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The Boat (Rough-Cut)
The Boat (Rough-Cut)
Nam Le
Knopf, 2008
288 pp., 22.95

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Reviewed by Linda McCullough Moore

Stories That Open the Heart

Nam Le's characters may not be from our hometown, but they belong to our family.

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Le's characters in ways both softly subtle and profound betray an understanding that we are not our own gods, that we do enter into new life by dying to ourselves, that the glory that awaits us sometimes lets imagination hint and intimate in dreams that sweeten mortal days. Authorship. Writing as pleasing as this grabs you by the chin and turns your head and makes you look up at the One, so profligate, beneficent, enabling in deft grace. We are no more than sensible, I think, in praising God for art that's beautiful and true the way the writing of Nam Le surely is. And do we denigrate this author—whose writing all but splits the skies—by thanking God for what he has written? I think not. We only nudge, renew the wondering, hardly novel to the maker of such art: whence this? Tyger, Tyger, Burning bright … .

Not all stories in this book are equally strong, though all have earned the right to stand here and contend. And contend each story does, and ably, with our preconceptions and our knee–jerk notions. Each story sets up camp in its own corner of the world, and stands alone, uniquely crafted. Maggie Bromell says a short story is a thing that starts at the beginning and ends at the end, and when the writer gets it right, you can't imagine anything that's missing from before or after. Le gets it right. He is one of those writers who let you know what's going on from the first sentence, then let you feel the satisfying jolt when things make hairpin turns, and leave you at the end having actually completed the telling of the tale.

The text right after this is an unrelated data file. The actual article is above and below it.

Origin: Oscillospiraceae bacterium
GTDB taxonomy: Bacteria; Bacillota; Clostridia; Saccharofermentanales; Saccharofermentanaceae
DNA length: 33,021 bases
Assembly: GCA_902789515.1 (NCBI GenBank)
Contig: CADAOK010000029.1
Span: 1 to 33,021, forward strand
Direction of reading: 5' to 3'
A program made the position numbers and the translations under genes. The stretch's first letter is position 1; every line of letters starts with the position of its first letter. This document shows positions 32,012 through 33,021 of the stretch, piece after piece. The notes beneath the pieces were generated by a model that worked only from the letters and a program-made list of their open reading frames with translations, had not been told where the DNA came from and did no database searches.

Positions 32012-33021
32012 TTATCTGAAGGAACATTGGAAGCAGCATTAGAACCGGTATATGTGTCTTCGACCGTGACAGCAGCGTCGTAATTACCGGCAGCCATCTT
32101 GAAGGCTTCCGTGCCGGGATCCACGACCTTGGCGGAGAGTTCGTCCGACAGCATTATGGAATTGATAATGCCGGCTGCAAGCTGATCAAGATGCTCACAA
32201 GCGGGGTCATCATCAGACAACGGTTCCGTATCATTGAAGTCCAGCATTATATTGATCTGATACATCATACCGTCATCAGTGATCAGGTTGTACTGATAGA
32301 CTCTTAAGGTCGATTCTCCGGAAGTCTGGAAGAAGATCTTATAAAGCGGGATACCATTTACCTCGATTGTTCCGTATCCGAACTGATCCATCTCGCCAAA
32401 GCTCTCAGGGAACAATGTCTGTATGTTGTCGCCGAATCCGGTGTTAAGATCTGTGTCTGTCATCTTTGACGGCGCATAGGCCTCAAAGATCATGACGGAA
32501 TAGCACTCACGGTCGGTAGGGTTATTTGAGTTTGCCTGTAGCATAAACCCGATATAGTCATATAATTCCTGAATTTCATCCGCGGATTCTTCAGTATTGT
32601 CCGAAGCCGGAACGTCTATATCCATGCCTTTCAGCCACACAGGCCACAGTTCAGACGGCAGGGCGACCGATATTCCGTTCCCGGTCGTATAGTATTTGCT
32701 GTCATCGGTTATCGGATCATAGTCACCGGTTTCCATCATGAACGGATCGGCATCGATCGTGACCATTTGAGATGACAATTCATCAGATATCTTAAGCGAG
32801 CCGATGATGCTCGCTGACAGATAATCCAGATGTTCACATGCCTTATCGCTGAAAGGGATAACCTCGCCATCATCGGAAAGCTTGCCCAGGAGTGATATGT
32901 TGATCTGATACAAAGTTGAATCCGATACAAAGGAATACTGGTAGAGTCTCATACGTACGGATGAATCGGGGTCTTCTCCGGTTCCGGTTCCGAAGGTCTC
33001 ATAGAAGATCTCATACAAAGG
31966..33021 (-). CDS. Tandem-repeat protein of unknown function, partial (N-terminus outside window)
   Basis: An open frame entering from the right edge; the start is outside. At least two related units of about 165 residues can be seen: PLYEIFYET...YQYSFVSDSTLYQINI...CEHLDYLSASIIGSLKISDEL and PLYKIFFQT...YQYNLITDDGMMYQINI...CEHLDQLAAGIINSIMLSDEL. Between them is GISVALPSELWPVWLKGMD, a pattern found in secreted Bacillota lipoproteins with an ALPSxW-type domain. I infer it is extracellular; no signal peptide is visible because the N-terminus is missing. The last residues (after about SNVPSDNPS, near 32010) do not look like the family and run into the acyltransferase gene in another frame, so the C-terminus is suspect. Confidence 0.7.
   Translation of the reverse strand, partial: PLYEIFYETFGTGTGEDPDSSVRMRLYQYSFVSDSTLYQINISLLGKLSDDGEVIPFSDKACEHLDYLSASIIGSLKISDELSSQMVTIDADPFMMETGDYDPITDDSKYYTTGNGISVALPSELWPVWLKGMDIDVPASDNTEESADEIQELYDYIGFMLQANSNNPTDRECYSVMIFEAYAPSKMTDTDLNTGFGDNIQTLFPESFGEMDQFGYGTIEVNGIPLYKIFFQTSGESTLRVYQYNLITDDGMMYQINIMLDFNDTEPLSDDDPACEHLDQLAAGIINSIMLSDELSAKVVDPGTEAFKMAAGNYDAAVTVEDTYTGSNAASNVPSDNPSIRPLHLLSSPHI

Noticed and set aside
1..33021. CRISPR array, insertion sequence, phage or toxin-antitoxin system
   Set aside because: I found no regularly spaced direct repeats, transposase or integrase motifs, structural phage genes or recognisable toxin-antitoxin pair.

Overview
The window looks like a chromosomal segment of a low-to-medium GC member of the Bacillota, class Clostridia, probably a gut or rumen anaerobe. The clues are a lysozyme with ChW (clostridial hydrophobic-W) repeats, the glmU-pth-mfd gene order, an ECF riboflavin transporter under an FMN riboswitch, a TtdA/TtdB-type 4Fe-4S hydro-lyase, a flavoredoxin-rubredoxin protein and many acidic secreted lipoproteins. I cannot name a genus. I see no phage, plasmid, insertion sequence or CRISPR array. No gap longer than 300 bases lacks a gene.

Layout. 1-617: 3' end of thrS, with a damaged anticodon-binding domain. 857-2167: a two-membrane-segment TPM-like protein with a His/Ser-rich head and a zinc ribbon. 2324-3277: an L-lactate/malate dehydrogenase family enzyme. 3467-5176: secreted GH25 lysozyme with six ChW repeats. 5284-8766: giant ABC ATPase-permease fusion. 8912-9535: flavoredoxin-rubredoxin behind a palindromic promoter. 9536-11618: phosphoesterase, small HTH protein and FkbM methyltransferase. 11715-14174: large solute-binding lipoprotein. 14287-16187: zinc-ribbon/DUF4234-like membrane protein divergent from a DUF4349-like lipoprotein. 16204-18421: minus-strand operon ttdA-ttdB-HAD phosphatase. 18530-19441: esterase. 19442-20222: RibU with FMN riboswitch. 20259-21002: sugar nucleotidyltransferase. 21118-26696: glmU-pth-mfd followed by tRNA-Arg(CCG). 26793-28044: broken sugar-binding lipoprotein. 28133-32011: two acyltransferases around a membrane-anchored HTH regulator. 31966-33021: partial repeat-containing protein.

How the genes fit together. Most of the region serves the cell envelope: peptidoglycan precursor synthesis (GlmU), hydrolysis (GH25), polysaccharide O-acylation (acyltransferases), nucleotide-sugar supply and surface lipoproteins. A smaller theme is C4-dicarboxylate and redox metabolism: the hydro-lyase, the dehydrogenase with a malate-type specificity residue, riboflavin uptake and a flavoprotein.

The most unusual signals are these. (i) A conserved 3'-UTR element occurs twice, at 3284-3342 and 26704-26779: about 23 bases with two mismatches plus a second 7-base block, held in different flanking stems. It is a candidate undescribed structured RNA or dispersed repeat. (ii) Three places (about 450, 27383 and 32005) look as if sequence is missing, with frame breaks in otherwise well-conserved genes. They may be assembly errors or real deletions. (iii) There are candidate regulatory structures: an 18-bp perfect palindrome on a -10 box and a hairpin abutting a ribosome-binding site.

Le might be mistaken for transparent in his pure and simple lovely prose, his easy storytelling. But not so fast. The reader finishes this book and wants to start again, because, although these people do not come from our hometown, they do come from our family. They may not eat our food, but we have tasted the same things, or surely will. They have things to teach us that story is the way to learn.

I do hope I will be accused here of not providing enough by way of story summaries, and that my accusers will be left with no alternative but to run out immediately and buy this book. One delights to praise effusively the man who has written this collection, who has done whatever it has taken to make it come to be. Good, honorable work, the sacrifice of privacy, the willingness to give the self to art in every way that is required, from opening veins to living for long months of writing in the middle of the pain of other people.

And so we reach the part of the proceedings where we name the names of writers Nam Le calls to mind. (Zola, Crane, Dreiser, Joyce have been whispered in this regard.) But just this once, what say we forebear. How about we just pay tribute as due and not compare Le's work to anyone's. I would so like to let him to stand alone. He does it well.

Linda McCullough Moore, essayist and fiction–writer, lives and writes in Northampton, Massachusetts, where she is completing a novel, World Enough and Time.

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